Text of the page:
AP Language Exams: Don’t Get Tongue-Tied

It’s easy to be intimidated by foreign language AP tests, but you don’t have to be a native speaker to score well. Nor do you have to be fluent—you’re not expected to know every single word or understand every grammatical construction the test writers throw at you. You just need to use strategy.

Multiple-choice questions – Print

*Identify what type of communication you’re reading (e.g., advertisement for a product, customer’s letter to a company, community announcement) in order to get a head start on understanding the author’s motive and what communication strategies s/he might likely use. This way, if you run into unfamiliar words or grammar, you’ll still have a general sense of the text’s meaning.

*Cover-Anticipate-Reveal -Eliminate – just like on the SAT and the ACT, you don’t want the test writers to tell you what to think. COVER the answers they’ve provided, ANTICIPATE your own response (in the foreign language, if you can, but otherwise in English), and then REVEAL and ELIMINATE answer choices that don’t match with your own sense of what the answer should be.

Multiple-choice questions – Audio

Before listening to the audio, you have time to preview the print materials and the questions you’re going to answer—read through the questions in particular to get a sense of what the audio portions will be about. When you begin listening to the audio, don’t panic if you don’t understand a word or phrase—remember that you’ll get to listen to the audio one more time. Pay attention to the speaker’s tone: is s/he excited? disappointed? making a statement? asking a question? As in English, you can often get a sense of what someone is saying by picking up on his or her tone.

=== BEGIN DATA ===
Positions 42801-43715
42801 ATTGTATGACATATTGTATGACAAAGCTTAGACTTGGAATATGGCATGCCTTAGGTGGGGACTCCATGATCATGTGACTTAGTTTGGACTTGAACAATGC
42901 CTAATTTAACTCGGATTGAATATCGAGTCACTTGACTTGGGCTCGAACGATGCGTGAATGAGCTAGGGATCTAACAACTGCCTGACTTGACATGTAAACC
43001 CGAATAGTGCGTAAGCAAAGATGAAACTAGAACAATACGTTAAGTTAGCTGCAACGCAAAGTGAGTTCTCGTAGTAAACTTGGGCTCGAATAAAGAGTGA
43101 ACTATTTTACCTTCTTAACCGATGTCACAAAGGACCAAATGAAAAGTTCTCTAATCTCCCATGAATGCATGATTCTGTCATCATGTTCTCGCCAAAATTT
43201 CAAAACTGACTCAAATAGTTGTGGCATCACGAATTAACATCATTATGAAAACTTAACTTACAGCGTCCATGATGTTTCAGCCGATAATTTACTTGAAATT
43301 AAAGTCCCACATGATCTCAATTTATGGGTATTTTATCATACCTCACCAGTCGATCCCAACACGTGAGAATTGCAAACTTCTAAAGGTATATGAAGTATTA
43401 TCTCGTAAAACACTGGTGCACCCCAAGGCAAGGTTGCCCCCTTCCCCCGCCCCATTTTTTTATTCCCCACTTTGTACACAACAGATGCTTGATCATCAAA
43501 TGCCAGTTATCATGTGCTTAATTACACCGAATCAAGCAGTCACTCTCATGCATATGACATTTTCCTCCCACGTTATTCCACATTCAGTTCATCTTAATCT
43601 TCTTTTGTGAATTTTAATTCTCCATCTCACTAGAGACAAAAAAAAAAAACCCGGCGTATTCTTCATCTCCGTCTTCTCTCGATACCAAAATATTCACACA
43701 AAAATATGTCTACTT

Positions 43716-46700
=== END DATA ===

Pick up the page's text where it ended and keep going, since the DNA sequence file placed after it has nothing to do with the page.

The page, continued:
Free response – Written

E-mail response: before the test, memorize the formal greeting and closing for a letter so that you have them prepared; in the actual email, underline all questions so that you remember to answer each one in your response.

Persuasive essay: use elements from each of the three sources to support your argument. For the audio source, don’t worry about trying to jot down exact phrases—just take notes on the content.

Free response – Oral

Interpersonal mode: You’ll have one minute to preview the conversation you’re supposed to take part in; read the descriptions of the lines you’ll hear, and then pay attention to the imperatives (e.g., explain, propose, encourage) in the descriptions of the response you’re supposed to give. Remember that the maximum time allowed for each of your five responses is only twenty seconds, so you just need to execute what the lines are instructing you to do.

Presentational mode: Use the four minutes of preparation time to outline your presentation (think of the exercise as a verbal essay: intro, body, conclusion). Your presentation can’t be longer than two minutes; that might seem like a lot when you’re speaking a foreign language, but two minutes will pass more quickly than you realize if you have your ideas organized.

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